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Sunday, June 5, 2011

The Bac de Français (French Bac)

Dear Readers,

The Bac de Français is fast approaching with under two weeks left until the written exam on 20th June 2011. Revision has started for many students and others are soon to join them. But what is the Bac de Français and what does it consist in?

The Bac de Français is an exam that’s split into two parts. The first part is the written exam, which is on Monday 20th June this year. The written exam papers are assembled and printed around January and stored in a secret location, ready to be distributed in June. These papers are based around one of the “Thèmes” (or chapters) that you covered in class through the year. For example, poetry. To get the predictions on what the “Thème” the papers will be based around this year, click here. The written exam itself is also in two parts. You are given a group of four to six texts called a “corpus de textes” or “corpus”. The first part of the exam is the “Question Corpus” noted out of 4 points. This question sometimes consists in comparing the texts of the “corpus”, finding similarities and differences. This question needs to have an introduction where you’ll present the texts of the “corpus”, the main body of your question in two parts and finally, a short conclusion. The second part of the written exam is the “Travail d’Ecriture”. This part is marked out of 16 points and you have to choose one of the three questions given; either the “Commentaire”, the “Dissertation” or the “Ecriture d’invention”. For the “Commentaire”, you have to analyse the text referred to in the “Commentaire” question while answering a question that you will have to formulate yourself. The “Dissertation” requires a good knowledge of literature and you need to have a few good examples in order to get the maximum of points. For the “Dissertation” you have to make a question out of the phrase given to you on the paper and then answer it through an introduction, main body of two parts and a conclusion. The “Ecriture d’invention” is creative writing. Some correctors don’t like to correct the creative writing question and some even think it shows that the student hasn’t worked throughout the year. Nevertheless, some people get really good marks for this one, going up to 18 or even 20 out of 20.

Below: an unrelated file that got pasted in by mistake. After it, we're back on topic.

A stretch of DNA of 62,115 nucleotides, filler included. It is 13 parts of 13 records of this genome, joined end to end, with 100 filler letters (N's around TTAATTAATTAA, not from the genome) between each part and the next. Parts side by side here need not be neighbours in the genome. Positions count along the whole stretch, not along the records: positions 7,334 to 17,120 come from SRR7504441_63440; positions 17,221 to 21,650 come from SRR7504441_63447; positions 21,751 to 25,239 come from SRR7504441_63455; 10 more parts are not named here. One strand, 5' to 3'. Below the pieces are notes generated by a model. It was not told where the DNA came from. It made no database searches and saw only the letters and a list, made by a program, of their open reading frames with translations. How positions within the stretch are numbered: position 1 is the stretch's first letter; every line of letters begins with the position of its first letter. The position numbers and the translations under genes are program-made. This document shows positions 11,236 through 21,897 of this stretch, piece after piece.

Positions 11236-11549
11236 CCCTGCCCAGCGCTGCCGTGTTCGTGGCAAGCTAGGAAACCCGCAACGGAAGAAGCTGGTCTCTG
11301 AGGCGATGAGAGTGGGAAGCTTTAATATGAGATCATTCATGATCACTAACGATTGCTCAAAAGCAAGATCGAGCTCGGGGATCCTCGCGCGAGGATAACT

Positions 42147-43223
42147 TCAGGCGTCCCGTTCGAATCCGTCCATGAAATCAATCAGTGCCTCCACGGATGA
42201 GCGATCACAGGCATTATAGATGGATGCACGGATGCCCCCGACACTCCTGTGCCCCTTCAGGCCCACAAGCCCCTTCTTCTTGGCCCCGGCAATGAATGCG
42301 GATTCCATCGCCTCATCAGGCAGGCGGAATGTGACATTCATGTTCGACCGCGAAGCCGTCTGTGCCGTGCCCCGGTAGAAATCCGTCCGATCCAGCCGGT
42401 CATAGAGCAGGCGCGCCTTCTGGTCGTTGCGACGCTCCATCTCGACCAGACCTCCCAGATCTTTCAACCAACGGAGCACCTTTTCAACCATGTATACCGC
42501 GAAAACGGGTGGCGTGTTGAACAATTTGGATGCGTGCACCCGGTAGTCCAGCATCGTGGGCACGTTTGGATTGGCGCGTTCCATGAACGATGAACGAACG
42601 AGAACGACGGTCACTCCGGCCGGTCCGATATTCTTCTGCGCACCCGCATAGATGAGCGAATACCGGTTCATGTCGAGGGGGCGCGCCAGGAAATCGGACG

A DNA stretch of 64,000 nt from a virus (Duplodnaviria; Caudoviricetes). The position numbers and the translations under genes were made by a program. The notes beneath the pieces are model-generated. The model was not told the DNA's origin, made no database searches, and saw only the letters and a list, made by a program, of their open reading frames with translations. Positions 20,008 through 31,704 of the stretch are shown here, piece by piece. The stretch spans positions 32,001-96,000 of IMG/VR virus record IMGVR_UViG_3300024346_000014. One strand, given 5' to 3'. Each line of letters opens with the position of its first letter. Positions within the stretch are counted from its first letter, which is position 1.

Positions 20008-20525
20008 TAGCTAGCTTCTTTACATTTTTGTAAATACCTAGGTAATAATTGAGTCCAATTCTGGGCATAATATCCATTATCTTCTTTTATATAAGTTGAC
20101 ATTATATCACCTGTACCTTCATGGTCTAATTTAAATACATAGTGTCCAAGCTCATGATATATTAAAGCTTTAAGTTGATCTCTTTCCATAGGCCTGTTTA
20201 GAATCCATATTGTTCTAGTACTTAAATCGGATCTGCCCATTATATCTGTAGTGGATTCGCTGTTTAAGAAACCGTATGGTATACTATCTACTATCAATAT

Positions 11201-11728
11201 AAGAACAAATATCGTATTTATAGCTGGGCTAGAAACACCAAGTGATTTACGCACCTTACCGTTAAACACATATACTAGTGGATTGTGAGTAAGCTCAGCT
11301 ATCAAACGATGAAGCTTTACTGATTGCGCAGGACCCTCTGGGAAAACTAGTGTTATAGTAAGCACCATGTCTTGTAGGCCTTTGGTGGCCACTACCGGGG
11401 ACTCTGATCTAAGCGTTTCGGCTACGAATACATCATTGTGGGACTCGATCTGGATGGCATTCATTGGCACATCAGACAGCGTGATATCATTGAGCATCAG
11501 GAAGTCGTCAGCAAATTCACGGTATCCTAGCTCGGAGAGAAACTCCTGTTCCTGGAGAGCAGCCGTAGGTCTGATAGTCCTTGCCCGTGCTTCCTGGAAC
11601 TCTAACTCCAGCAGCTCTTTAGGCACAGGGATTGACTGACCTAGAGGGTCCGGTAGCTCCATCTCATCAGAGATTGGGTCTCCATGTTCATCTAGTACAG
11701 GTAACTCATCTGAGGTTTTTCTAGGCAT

The oral is the next part of the exam. These aren’t held on the same day as the written exam and normally you will have already received your “convocation” (the paper which tells you the date and time at which you will be summoned to the oral exam). The oral is noted out of 20 also, and when combined with the written exam, gives you your overall French exam note out of 40. You can be questioned on any text you’ve done throughout the year in the oral and there is no set “Thème”. Just because you might have had poetry for the written, it doesn’t mean you’ll have it for the oral! Revise everything for this.

Normally you’ll have been told all of the above by your teacher, but I know that not all teachers are very switched on when it comes to preparing students for the Bac!

Article by The Editor


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